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rough day

March 24, 2012

Sometime I feel like screaming. Loudly. Violently. So hard it hurts. It’s like things get so bottled up inside of me that I feel like I’m going to burst, like there’s a dam inside of me that has to give way and release all the pent up anger, frustration, sadness, and whatever else I have seething in my soul.

I’ve known for a long time there’s something different about me from most people psychologically. I’m not sure what exactly, but something. I’ve always had trouble expressing the things that I’m feeling; even to the psychiatrist I never bothered to go back to after the first visit. I’ve self-diagnosed myself as either manic depressive or clinically depressed, though, having long periods of sullenness interspersed with bursts of childlike happiness that temporarily displace the despair I normally feel. I also see things differently, being more perceptive of the negative in everything than the positive. I have little patience and a quick temper. The smallest things make me rage inside.

I hate being this way, especially because I feel like there’s nothing I can do to change it. I’ve tried medication (Paxil). I’ve tried talking, writing, and thinking about it. I’ve tried altering my lifestyle. But no matter what I do, no matter how many things I try to do to counteract my negative thoughts and moods, they just keep coming back even more relentlessly than before. I think everything sucks. I think everyone hates me. I hate myself. And the whole time, I just want to be happy and enjoy life and make friends and all the other things regular people seem to be able to do with less effort.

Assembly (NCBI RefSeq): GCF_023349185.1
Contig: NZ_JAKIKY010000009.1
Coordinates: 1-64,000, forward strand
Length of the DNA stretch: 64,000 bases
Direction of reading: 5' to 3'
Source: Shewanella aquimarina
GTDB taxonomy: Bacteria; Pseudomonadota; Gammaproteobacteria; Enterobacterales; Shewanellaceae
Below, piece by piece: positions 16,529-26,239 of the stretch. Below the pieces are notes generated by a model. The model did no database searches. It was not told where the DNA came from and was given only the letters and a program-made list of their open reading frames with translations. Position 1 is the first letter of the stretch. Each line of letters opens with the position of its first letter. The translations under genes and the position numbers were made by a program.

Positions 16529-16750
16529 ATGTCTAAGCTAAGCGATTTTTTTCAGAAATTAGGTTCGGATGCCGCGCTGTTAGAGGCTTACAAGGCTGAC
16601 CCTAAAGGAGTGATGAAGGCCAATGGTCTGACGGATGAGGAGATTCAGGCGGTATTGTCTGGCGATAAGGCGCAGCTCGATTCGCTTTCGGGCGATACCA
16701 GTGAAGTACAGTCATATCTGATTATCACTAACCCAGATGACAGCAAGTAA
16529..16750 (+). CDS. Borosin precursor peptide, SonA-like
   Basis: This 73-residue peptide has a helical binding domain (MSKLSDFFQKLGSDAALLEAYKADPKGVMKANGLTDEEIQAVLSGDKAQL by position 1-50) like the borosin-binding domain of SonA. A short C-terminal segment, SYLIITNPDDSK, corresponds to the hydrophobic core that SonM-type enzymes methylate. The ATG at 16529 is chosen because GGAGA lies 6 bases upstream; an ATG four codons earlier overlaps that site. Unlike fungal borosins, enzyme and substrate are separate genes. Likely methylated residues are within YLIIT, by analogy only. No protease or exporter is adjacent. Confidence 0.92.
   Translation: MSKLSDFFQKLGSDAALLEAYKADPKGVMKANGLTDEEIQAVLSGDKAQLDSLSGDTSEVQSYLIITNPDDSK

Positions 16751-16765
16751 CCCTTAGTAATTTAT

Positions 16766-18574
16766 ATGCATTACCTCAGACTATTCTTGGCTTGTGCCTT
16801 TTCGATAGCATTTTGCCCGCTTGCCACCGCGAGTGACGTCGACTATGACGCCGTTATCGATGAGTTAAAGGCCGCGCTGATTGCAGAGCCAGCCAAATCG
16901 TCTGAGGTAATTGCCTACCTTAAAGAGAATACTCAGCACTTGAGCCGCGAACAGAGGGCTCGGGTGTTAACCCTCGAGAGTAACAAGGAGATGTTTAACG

I think a lot of the people who suffer from depression and end up killing themselves do so just because they’re tired—tired of always feeling like this; tired of constantly fighting it and trying to get other people to understand what their world is like. They’re simply worn out. Day after day of feeling this way and fighting to keep sane, to keep smiling and trying to act normal despite it all, just eventually wears you down until you don’t have any energy left to fight back anymore.

Depression is like an ocean, and you’re in the middle of it. Whereas other people have boats and only rarely fall into the depths of despair before managing to pull themselves back up, people with depression don’t have their own boat and are constantly treading water. Eventually there comes a point when they simply get too tired to continue and stop swimming. It’s not that they’re weak, they’ve just been pushed to the limits of their endurance for so long that everything simply gives out, and the ocean greedily pulls them under. For them, death is almost a respite, a sanctuary from the never ending torment their mind inflicts upon itself.

That’s how I see it, anyway; how I sometimes feel. If it wasn’t for all the friends and family members who have held out their hands and held me up over the years, even for a few moments, I might have stopped swimming a long time ago.

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